Rhoda Coffin

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Rhoda Coffin spent her life fighting for the rights of incarcerated women. Based in Richmond, Indiana, her charitable work began in the 1850s and she eventually became a leading figure in the prison reform movement. Because of her efforts, the Indiana Reformatory Institute for Women and Girls opened its doors in 1873 and it was the country’s first prison controlled by women. Her perspective on the need for women's rights and equality was shaped by her work with prison reform and she also supported equal pay and the right for a woman to "hold positions for which she was qualified" in the workplace.

Angela Brown

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Angela Brown is an accomplished soprano singer who was born in Indianapolis, Indiana. While in high school, she was very involved in the Crispus Attucks High School music program and eventually went to graduate school at the Jacobs School of Music at Indiana University. In 1997, she moved to New York City and began working with a variety of opera companies. When she made her Metropolitan Opera debut in the title role of Aida, her performance landed her on the front page of the New York Times. Throughout her career, she has performed with the San Antonio Symphony, the Cincinnati Opera, the Indianapolis Opera and was called "one of America’s most promising Verdi sopranos" by Opera News. Brown consistently uses her platform for philanthropic purposes and has been a spokesperson for the United Negro College Fund and produces free concerts in hopes of exposing people to the beautiful art of opera.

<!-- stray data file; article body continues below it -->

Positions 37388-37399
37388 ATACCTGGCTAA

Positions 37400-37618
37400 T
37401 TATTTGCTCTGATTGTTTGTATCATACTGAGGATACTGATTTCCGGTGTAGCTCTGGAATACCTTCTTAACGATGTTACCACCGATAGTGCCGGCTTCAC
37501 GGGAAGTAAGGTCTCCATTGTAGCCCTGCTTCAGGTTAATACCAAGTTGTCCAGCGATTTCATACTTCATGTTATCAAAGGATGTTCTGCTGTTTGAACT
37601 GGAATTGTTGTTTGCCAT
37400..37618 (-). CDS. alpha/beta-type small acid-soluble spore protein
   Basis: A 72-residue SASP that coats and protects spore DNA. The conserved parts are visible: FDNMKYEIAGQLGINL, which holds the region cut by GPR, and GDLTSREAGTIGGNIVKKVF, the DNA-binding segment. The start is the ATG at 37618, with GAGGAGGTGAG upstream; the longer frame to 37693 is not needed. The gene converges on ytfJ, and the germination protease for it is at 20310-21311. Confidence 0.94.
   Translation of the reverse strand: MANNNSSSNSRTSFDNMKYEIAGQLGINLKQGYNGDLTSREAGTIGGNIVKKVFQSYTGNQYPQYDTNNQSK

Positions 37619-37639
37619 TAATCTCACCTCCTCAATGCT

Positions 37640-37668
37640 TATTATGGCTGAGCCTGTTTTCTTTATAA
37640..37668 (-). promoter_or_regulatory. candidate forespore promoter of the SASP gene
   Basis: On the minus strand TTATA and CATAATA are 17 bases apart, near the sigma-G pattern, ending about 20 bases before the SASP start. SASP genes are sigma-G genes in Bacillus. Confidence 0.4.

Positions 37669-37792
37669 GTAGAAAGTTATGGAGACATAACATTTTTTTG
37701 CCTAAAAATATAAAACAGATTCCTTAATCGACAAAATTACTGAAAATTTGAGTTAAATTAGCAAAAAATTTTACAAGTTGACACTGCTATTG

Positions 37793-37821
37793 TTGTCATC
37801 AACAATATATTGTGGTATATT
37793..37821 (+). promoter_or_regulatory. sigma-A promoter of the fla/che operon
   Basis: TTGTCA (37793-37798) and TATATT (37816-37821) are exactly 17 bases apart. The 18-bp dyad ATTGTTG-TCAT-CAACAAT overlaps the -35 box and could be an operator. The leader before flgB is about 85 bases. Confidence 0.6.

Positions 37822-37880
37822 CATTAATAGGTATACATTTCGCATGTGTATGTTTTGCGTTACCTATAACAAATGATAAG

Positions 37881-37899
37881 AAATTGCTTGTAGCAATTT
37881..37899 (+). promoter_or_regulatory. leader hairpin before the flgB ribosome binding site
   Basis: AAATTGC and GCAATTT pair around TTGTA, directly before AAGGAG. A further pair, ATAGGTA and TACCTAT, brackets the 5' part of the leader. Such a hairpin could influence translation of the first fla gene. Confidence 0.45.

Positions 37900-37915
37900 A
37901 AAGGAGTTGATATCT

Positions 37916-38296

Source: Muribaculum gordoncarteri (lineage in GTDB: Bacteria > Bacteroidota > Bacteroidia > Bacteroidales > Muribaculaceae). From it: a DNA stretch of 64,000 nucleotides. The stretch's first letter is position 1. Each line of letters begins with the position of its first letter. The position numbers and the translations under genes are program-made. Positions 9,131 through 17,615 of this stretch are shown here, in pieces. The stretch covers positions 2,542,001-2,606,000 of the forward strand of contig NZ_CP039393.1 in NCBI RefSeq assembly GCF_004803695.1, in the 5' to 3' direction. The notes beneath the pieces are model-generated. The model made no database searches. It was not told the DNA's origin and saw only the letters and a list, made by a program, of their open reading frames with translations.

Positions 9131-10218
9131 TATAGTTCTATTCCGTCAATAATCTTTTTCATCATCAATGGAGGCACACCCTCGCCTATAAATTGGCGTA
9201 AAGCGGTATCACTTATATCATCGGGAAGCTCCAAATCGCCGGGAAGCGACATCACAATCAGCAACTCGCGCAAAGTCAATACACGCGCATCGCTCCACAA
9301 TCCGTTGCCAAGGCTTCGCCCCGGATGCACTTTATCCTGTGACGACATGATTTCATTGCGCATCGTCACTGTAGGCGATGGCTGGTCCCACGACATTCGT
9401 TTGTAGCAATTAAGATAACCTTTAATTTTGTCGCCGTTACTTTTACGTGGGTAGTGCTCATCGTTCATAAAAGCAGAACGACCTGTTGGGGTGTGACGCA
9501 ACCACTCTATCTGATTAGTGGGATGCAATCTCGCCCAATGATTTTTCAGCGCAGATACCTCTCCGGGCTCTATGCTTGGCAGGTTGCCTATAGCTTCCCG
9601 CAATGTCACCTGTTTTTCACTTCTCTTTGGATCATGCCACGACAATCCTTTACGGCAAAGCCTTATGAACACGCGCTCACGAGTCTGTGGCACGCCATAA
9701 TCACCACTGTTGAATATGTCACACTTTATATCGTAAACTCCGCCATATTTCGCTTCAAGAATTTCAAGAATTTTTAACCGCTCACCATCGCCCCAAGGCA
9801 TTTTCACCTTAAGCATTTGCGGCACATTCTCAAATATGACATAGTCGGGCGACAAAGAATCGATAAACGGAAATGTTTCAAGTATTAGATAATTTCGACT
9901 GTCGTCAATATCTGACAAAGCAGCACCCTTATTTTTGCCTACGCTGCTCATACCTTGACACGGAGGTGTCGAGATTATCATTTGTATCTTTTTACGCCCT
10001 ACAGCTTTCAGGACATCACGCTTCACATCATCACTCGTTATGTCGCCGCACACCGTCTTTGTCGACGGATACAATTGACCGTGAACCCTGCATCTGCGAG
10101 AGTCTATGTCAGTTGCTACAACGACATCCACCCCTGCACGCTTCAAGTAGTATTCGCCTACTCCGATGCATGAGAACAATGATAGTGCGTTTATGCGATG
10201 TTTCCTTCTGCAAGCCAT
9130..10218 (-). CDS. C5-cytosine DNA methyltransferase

Dr. Martha E. Bernal

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Dr. Martha E. Bernal was born in 1931 in San Antonio, TX to parents who emigrated from Mexico as young adults. During her time in high school, her instructors discouraged girls from taking classes like advanced math and were generally unsupportive of their academic success. Even so, once she graduated she decided to pursue higher education and receive her bachelor’s and master’s degrees in the field of psychology. She eventually moved to Bloomington, IN and became the first Mexican woman to earn a doctoral degree in clinical psychology, which she received from Indiana University in 1962. Despite this accomplishment, many academic institutions would still not hire a woman, so she turned her attention to research. She was finally given a teaching position in 1969 at the University of Arizona and through her work, received many acknowledgments and awards. In 2001, she was given the Distinguished Contribution to Psychology in the Public Interest Award. However, she passed away from cancer in September of that year and was not able to accept it.